Early Education in the News
More than 8,000 public preschoolers were suspended at least once, and some multiple times, during the 2011-12 school year, according to the Civil Rights Data Collection conducted by the U.S. Department of Education. During that year, black students represented 18 percent of preschool enrollment and 48 percent of students suspended more than once. Boys represented 54 percent of the preschool population and 82 percent of preschool children suspended multiple times. A child's early education, which includes preschool and elementary school, sets the foundation for future success. And for at-risk children with histories of poverty, abuse or neglect, this foundation reduces their likelihood of dropping out of school, having children as teenagers, or becoming entangled in the criminal justice system. Sadly, the CRDC data further support a rising trend in our nation to discipline young, bright children with a "zero tolerance" policy that is setting them up for failure. "If you have a preschool and you expel the children who need it the most, you're sabotaging your rate of return," according to Walter S. Gilliam, a psychology professor at Yale University and director of the school's Child Study Center.
Word of mouth was the only advertisement needed when the Springdale School District added seats to a prekindergarten program this fall. There will be 980 classroom spots for children ages 3 and 4 this fall, said Darlene Fleeman, Springdale prekindergarten director and principal. Late Thursday morning, there were 41 seats left. Six parents came in to enroll students just before noon, she said. She's applied for an extension that would add 60 more children, Fleeman said. . .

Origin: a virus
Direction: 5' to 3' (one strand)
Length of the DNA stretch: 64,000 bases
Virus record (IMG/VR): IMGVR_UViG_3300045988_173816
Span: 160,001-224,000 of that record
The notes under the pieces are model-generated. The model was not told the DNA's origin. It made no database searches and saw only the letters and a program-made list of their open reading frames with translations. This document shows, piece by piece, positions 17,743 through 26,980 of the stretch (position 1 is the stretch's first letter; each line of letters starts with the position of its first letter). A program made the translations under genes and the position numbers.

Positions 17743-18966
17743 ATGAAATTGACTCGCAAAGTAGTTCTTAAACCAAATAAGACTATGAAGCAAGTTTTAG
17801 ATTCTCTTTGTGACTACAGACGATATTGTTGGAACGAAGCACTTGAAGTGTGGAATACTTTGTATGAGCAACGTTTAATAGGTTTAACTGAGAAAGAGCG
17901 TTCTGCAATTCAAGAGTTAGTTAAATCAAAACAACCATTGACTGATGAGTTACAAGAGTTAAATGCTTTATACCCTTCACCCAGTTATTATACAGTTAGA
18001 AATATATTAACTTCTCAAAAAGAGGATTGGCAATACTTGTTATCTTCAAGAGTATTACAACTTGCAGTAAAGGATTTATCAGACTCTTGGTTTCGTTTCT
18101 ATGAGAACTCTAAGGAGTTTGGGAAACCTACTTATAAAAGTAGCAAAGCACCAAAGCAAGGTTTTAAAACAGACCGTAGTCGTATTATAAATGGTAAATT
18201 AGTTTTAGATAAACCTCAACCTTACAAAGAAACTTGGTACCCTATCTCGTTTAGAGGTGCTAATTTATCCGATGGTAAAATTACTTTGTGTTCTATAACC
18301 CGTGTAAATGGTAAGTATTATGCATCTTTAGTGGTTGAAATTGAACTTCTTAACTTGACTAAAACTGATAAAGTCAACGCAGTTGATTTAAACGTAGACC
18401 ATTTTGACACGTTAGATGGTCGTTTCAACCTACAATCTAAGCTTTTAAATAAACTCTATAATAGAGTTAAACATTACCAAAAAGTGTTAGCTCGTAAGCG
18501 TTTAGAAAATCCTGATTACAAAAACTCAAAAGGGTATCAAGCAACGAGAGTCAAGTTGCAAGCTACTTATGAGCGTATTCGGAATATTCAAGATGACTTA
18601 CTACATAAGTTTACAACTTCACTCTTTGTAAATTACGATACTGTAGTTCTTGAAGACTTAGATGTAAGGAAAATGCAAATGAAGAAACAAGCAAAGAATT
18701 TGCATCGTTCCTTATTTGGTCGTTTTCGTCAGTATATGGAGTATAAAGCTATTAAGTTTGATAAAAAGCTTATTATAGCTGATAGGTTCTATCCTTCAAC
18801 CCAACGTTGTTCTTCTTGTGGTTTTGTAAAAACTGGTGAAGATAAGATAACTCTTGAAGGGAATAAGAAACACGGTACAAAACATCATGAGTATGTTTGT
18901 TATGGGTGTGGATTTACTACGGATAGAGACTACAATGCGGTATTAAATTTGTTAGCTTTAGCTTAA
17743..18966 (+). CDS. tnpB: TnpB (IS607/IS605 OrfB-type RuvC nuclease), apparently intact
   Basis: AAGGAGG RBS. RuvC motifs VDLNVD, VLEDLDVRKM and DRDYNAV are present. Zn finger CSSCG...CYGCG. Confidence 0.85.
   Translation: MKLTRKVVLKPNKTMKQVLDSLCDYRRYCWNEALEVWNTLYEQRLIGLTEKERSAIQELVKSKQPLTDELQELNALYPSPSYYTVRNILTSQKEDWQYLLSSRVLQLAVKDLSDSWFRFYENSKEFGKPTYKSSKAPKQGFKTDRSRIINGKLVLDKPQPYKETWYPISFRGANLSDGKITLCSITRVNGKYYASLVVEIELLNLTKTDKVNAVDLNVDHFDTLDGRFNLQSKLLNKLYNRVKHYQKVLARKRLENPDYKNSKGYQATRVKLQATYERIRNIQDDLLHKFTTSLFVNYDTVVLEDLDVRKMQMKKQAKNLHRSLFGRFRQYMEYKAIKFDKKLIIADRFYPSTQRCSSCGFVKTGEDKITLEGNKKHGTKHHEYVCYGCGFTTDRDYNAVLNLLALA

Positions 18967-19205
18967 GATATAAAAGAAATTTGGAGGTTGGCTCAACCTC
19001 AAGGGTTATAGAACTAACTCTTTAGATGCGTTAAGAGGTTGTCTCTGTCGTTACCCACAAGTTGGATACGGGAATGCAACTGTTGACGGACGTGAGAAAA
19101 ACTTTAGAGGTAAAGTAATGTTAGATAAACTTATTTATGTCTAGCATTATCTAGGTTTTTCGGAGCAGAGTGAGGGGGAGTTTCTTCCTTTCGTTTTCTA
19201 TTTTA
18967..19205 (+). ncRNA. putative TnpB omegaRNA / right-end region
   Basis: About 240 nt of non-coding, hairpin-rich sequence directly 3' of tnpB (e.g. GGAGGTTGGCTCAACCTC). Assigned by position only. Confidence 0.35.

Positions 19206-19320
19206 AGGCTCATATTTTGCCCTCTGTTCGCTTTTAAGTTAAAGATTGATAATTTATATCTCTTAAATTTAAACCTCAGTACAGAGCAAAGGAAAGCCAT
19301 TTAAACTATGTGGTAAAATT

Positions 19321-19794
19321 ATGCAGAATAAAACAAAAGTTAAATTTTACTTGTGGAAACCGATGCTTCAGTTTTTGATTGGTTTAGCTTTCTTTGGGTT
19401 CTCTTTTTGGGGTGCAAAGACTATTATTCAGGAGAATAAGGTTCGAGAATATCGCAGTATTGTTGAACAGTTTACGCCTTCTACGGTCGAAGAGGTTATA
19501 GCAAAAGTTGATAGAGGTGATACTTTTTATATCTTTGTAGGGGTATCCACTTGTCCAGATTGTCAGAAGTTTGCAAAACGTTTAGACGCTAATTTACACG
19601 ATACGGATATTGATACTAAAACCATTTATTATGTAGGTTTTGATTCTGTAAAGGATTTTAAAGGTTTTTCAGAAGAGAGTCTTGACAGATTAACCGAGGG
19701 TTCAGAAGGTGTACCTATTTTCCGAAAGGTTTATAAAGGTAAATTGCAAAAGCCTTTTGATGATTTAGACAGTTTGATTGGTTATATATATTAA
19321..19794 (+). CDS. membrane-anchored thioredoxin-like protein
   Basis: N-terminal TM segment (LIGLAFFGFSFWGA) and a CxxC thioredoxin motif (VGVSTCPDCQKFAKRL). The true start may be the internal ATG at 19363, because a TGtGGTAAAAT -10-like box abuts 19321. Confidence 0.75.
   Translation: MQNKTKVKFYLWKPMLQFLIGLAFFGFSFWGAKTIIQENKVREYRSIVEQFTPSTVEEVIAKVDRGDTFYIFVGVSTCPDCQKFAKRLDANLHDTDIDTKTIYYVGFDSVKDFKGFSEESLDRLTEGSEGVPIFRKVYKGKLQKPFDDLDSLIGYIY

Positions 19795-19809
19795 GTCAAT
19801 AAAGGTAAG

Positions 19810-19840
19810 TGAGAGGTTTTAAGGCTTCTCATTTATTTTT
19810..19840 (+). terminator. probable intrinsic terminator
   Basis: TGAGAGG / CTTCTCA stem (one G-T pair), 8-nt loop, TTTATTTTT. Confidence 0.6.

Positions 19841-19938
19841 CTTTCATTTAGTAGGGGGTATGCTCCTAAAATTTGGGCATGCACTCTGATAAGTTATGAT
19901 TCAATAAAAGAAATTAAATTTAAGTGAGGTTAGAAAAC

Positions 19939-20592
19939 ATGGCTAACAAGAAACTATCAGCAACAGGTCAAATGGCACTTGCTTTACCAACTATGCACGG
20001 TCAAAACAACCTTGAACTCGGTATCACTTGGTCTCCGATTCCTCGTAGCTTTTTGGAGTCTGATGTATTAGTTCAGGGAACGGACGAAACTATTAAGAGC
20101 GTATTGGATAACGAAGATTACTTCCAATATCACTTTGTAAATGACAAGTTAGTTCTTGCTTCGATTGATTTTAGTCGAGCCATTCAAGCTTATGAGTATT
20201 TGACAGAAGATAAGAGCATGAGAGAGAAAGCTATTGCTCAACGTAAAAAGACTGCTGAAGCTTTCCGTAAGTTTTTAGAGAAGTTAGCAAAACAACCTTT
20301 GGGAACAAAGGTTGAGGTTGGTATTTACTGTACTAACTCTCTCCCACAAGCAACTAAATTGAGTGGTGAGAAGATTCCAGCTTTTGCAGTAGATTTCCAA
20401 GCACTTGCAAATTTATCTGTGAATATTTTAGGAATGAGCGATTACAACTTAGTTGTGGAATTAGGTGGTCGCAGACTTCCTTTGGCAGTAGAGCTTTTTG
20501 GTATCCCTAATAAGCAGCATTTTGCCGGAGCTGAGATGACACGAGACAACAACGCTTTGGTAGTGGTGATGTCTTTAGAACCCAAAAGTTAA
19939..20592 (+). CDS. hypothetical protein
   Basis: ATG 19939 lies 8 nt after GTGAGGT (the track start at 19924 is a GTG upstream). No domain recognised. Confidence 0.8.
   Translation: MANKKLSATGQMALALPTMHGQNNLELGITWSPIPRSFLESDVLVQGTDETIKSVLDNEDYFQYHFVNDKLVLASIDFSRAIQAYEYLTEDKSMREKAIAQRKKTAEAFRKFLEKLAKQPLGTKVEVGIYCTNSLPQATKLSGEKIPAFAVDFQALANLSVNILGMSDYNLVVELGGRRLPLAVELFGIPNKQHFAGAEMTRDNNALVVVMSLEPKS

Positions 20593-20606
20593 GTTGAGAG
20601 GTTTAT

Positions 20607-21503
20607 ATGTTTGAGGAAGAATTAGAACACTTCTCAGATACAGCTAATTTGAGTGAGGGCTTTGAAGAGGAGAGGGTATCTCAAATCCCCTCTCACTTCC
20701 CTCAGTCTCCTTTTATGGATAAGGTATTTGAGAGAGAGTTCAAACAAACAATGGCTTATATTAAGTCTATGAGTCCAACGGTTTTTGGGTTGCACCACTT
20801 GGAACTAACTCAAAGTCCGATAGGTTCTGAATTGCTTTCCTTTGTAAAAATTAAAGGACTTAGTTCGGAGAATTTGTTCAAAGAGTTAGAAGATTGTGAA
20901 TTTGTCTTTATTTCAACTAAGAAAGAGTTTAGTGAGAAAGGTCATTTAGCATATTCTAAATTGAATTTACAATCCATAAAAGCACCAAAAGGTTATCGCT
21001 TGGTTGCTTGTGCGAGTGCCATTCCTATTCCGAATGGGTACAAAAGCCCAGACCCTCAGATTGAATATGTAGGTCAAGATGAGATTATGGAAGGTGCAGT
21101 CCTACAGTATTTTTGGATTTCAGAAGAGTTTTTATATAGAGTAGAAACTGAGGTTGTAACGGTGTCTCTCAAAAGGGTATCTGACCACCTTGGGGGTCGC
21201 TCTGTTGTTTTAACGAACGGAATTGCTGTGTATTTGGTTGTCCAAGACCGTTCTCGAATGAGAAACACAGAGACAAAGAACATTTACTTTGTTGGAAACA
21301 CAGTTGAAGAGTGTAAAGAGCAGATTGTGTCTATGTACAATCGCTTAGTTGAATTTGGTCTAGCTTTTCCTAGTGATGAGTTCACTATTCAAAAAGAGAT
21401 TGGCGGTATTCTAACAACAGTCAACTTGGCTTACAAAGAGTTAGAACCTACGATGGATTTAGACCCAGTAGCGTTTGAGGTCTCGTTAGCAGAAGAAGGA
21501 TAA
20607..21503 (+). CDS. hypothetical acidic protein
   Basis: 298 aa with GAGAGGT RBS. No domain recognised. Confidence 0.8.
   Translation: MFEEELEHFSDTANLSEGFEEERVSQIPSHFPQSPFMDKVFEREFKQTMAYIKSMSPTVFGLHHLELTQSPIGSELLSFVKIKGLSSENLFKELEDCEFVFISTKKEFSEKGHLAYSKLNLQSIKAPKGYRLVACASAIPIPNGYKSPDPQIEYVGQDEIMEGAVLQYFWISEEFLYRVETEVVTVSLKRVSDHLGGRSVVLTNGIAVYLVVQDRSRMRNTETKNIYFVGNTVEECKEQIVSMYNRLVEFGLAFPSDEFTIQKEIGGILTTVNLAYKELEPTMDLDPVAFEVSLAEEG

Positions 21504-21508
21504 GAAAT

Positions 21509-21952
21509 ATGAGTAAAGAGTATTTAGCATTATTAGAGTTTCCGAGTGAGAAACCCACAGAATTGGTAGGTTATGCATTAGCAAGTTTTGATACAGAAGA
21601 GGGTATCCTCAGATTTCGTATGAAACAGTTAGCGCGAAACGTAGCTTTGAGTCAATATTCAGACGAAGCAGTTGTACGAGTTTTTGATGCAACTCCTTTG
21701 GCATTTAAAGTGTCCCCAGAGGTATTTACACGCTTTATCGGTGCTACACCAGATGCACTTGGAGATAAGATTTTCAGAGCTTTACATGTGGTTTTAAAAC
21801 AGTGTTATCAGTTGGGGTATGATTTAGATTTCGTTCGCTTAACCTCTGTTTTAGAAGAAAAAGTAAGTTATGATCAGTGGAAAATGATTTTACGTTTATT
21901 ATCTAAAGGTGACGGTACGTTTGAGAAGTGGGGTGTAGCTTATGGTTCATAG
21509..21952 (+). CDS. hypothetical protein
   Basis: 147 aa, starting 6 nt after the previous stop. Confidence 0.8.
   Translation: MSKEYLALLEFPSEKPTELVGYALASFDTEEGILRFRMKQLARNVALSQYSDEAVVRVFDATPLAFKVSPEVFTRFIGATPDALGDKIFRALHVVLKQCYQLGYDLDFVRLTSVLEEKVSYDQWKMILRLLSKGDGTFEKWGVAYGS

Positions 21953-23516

The National Institute for Early Education Research gave Arkansas high marks in its State of Preschool 2013 report. The state scored a 9 out of 10 on quality standards, ranked 12th in state spending and 14th in availability. The report estimated 51 percent of 4-year-old children in Arkansas were enrolled in either state-backed programs run by public and private entities, special education or federal Head Start programs, compared with a national average of 41 percent. Ten states had no program. Arkansas was one of 11 states with a full school day program
Kindergarten has changed so much over the past decade; it is so much more work and so much less play. No Child Left Behind and Race to the Top have brought learning standards with higher (and not necessarily developmentally appropriate) expectations of these young children, and the partner of these standards, assessment, plays a huge role in today’s kindergarten classrooms. The validity of using this testing, often administered to 5-year-olds before or at the very beginning of kindergarten, to track learning is questionable at best. Children this age aren’t necessarily “test-ready”: they may hesitate to answer a strange adult’s questions, or prefer to stare out the window, and many don’t understand that giving a complete answer actually matters. Sadly, it does. Once upon a time we had a different vision for what the kindergarten year should be: a time for play and experimentation and the sorting out of self that leads to further learning. How can we create those kinds of learning environments again? Here are 10 ways schools can stop failing our kids in their earliest years, and begin building passionate learners from the start.
Early childhood teachers are receiving an increase in pay from federal and local grants totaling $600,000. The Iowa Association for the Education of Young Children has been awarded four grants to help implement a national project called the Child Care WAGES.
Depression in kids in preschool is likely to continue throughout adolescence. Researchers at the Washington University in St. Louis found in a study published in The American Journal of Psychiatry that tracked 246 children from ages 3-5 and 9-12 that depressed preschoolers were 2.5 times more likely to exhibit depressive symptoms into elementary and middle school.
In the study 51 percent of the children who were originally diagnosed with depression still exhibited symptoms of depression while only 25 percent of the children who were not diagnosed with depression earlier on went on to develop depression in adolescence.